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Just being back from Sam's second agility class and wondering how humans train for doing their part. Any tips for a middle aged, slightly over weight women :doh: ? Sam is doing fine, but I barely make it to the end of the tunnel before him in order to point him to the next obstacle ... SY
 

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A lot of it's practice. Your coordination improves.. you get better. If your dog is faster than you.. taking up jogging can help. I joined the runnign room 2 summers ago and took a learn to run class. Helped some of my out of breath agility woes.. And I can run both my dogs with very few in between now..
 

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Just being back from Sam's second agility class and wondering how humans train for doing their part. Any tips for a middle aged, slightly over weight women ? Sam is doing fine, but I barely make it to the end of the tunnel before him in order to point him to the next obstacle ... SY
I feel your pain! Teach your dog to work away from you. Work on "sends" and directionals. Work on long lead outs and lateral lead outs. You can cut out steps by having good handling skills. It will come in time.
 

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Ah, the million dollar question. Probably 90% of the members of my agility club are middle aged women (some of whom are overweight). I'm the baby at 26, and they call me "twinkle toes". My dog's fast, but as my handling skills improve, more often than not, I beat her. Trial photographers hate me, cause I'm always in their pictures when they're trying to get my dog.

A few suggestions:
1) Get some really good shoes that you'll use specifically for agility. Look for something lightweight, but with traction. Around here, the favorite brand is Innovate. They aren't stylish, but man do they work! I love mine. As an added bonus, your feet don't hurt at the end of a long weekend of trialing.
2) As Cavalier says, the longer you're in it, the easier it will get. The dog will learn to work at a greater distance away from you, and you'll learn how to make the most of every step. Your dog will learn to take verbal cues and body language cues instead of needing you to be there to indicate every obstacle. Work on this!
3) If you're up for it, try to become more active. Exercise will benefit you and the dog.
 

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Thanks everybody for your suggestions ;-) We do, at least at the moment agility just for fun and bonding, no trials in the near future. I feared to hear that jogging will be on my to do list soon ;-) Anybody here uses a jogging belt for running with their dog? And if yes, how good can you keep your balance if the dog suddenly changes direction (bird, squirrel, feral cat etc)? As for fitness, I already lost 15kg/30lbs+ in the 6months we had Sam and it is getting better every day! SY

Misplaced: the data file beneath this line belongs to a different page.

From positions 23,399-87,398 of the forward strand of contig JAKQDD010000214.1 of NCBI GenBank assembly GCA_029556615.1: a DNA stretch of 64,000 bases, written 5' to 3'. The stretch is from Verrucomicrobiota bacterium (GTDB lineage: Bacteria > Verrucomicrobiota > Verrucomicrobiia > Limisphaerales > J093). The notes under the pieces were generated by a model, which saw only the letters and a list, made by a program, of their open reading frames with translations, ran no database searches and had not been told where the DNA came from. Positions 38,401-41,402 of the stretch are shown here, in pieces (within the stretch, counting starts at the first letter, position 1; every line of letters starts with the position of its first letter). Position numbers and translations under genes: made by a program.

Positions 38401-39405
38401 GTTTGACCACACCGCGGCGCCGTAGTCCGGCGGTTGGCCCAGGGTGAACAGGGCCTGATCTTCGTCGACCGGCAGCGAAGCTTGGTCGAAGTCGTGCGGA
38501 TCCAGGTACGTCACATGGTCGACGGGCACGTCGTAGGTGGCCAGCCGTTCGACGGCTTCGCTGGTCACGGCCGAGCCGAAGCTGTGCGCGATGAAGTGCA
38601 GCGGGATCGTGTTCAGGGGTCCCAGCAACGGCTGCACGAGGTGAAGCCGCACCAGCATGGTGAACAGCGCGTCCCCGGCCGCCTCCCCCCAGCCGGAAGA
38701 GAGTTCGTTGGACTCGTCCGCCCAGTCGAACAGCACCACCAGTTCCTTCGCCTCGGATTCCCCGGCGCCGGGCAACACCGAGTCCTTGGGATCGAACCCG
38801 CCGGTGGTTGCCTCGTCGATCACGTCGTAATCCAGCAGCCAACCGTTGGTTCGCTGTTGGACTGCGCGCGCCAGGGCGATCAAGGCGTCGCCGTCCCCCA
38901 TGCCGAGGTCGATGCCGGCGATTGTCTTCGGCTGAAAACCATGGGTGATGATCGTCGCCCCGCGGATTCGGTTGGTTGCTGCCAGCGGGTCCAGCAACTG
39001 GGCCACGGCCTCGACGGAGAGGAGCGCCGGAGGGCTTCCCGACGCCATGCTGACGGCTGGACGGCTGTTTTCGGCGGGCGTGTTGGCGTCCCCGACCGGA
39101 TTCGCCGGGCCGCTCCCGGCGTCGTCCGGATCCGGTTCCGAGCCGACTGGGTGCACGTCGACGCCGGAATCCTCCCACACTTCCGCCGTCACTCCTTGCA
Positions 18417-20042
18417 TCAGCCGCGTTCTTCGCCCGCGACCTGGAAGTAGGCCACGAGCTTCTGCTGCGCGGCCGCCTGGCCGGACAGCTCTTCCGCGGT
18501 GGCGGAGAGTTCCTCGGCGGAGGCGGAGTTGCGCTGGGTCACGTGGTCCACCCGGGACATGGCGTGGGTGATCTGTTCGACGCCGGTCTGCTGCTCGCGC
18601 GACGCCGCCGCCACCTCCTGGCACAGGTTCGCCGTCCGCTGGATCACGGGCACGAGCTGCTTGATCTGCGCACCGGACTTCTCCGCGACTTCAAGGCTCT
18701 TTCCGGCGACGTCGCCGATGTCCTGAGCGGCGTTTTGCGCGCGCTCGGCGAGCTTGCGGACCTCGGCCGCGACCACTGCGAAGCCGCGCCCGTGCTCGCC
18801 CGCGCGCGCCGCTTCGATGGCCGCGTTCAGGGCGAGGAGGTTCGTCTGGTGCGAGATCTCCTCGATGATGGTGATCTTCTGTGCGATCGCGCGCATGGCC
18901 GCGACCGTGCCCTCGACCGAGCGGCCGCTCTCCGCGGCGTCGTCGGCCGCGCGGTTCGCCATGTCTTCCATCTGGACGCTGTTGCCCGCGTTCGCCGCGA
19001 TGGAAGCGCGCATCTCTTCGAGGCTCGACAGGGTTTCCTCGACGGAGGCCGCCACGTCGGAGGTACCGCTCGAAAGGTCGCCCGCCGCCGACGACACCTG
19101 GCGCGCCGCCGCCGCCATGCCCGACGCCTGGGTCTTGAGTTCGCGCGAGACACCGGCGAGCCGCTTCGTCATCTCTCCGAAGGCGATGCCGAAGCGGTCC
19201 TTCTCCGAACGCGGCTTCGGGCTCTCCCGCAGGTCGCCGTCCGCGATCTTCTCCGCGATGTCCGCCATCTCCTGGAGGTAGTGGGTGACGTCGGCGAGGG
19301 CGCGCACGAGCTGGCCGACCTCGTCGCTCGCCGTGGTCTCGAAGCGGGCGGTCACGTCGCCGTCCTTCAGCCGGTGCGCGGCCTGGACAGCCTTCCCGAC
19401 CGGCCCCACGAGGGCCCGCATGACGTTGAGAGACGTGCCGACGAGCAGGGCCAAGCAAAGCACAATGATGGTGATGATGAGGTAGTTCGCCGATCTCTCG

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Way to go Sybille. Nothing like a dog wanting a walk, to help with getting in shape. Still working on it myself, and we have had Ginny for a year now.
 

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Way to go Sybille. Nothing like a dog wanting a walk, to help with getting in shape. Still working on it myself, and we have had Ginny for a year now.
Lol, nothing like a young Labrador mix in the house that DIDN'T had his workout the previous day. :yield:
 

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Thanks everybody for your suggestions ;-) We do, at least at the moment agility just for fun and bonding, no trials in the near future. I feared to hear that jogging will be on my to do list soon ;-) Anybody here uses a jogging belt for running with their dog? And if yes, how good can you keep your balance if the dog suddenly changes direction (bird, squirrel, feral cat etc)? As for fitness, I already lost 15kg/30lbs+ in the 6months we had Sam and it is getting better every day! SY
Wow, congrats on the weight loss!

There are quite a few women in their 50s and 60s that do agility here, a few of whom are a little overweight. Most can't keep up with their dog even if they aren't overweight. In time you'll be able to use some of the shortcuts listed above by other users. I see many successful runs with a handler that can't run, limps a little, is overweight, I have ever seen a handler with only one leg who used crutches. When you don't have to run right next to your dog it makes a big difference! It of course takes practice and training to teach the dog what you want when you say/do a certain thing. I'm not sure if this one was mentioned, but contact obstacles can be a good place to teach your dog to stop and wait for you. If you use the 2o/2o method (back two feet on the obstacle contact zone, front paws on the ground) and teach them to hold it then they will wait until you release them. It's a good pause to let you catch up.
 
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